fire. At 3.55 p.m. terrible musketry opened on the extreme right of our lines, and continued without intermission until 4.40 p.m.
At 5.12 p.m. orders were brought me to abandon the position in which the brigade then was, and retire across the Rossville road to the wood beyond. There was no intimation given that the line was falling back generally, and officers and men of the brigade supposed when the movement commenced that they were marching to relieve our troops on the extreme right who were being so hotly engaged. The regiments were marched out from behind the breastwork, formed in line, and, moving out separately, formed in column of regiments at long intervals, and marched across the open field to our rear under a most severe artillery fire from two directions, Standart's battery and Russell's battery following the column in good order. But very few casualties occurred while passing through fire. Upon reaching the woods to the west of the Rossville road Lieutenant Thomas, of General Palmer's staff, communicated to me the design of the movement and the direction which should be taken. The brigade was then halted. At this time Lieutenant-Colonel Foy, of the Twenty-third Kentucky, Third Brigade, reported to me, having become separated from his brigade and was placed in my column. Here also a large lot of stragglers were picked up and put in my line. The regiments were ordered to double column on the center, which was quickly done, and the line moved through the woods down a slope, across a field, and up to the summit of Missionary Ridge in very good order, and with but little straggling, although still under the artillery fire of the enemy until it had crossed the field. The batteries were sent around to the right into the crossroad which led into the ravine that passed through the ridge, with instructions to halt after passing beyond the enemy's artillery range. They were subsequently ordered forward.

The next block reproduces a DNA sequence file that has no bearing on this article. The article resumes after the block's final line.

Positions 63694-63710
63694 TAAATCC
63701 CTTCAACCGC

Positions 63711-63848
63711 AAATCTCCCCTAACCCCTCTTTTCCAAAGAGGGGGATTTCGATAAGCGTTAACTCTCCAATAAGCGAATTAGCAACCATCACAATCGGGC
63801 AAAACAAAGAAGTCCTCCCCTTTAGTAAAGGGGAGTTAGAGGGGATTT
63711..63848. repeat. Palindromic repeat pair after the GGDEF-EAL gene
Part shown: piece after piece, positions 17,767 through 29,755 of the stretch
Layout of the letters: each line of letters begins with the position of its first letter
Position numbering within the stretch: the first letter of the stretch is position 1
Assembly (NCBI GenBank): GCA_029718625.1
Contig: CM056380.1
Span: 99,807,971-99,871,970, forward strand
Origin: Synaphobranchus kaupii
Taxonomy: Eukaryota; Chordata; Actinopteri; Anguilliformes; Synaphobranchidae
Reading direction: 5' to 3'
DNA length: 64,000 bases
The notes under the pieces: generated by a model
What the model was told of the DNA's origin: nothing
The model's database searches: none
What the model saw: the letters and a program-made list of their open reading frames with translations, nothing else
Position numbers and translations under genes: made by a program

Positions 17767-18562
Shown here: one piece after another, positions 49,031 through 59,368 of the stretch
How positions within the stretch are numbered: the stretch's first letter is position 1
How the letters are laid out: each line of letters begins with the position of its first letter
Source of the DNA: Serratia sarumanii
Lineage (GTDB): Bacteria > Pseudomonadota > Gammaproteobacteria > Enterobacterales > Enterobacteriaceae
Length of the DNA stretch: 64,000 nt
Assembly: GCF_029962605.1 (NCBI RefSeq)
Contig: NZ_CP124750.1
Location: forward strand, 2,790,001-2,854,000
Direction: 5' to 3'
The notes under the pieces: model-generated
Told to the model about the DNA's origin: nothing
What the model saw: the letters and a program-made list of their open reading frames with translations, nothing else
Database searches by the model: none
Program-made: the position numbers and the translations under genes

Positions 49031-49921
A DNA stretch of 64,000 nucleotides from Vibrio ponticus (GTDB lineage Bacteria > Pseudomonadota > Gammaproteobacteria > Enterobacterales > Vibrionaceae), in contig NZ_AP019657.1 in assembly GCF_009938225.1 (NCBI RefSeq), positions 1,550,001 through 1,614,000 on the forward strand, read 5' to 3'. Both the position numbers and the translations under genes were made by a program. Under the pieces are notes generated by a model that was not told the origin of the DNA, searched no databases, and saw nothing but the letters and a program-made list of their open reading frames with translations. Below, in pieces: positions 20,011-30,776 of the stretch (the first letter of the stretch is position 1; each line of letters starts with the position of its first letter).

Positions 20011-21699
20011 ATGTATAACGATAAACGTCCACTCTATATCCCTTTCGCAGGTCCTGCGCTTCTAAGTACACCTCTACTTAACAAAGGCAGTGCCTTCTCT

When the brigade reached the top of Missionary Ridge, it was aligned regularly and faced to the front in line of battle. There was no other organized command to be seen upon the ridge. There was a multitude of stragglers. An attempt was made to force or persuade them to form a line in extension of the brigade line. Very many commissioned and non-commissioned officers assisted me in trying to restore order and form a line. The brigade was halted in position for about an hour, during which time I met the general commanding the division and received his order to move the brigade out the road and halt there, which was executed. Subsequently, it was ordered to march to Rossville, which was accordingly done in as good order as on any ordinary march. An advance and rear guard were posted. and all the ordinary discipline of marched was observed.
The brigade reached Rossville about 8.15 p.m., and was placed in line and arms stacked, and details sent for water. After the men were supplied with water, it was marched to a convenient camp and bivouacked for the night, the ordinary roll-calls were had, and camp guard posted.
On the morning of the 21st, the brigade was marched east to the top of Missionary Ridge, on the Ringgold road, and took position on the right of the division, with its right resting near the road. Breastworks were constructed in front of the brigade line by 9 a.m., and the command rested during the day behind these. A large party of skirmishers rested during the day behind these. A large party of skirmishers were sent to the front and considerable skirmishing had with the enemy during the day without any casualties whatever.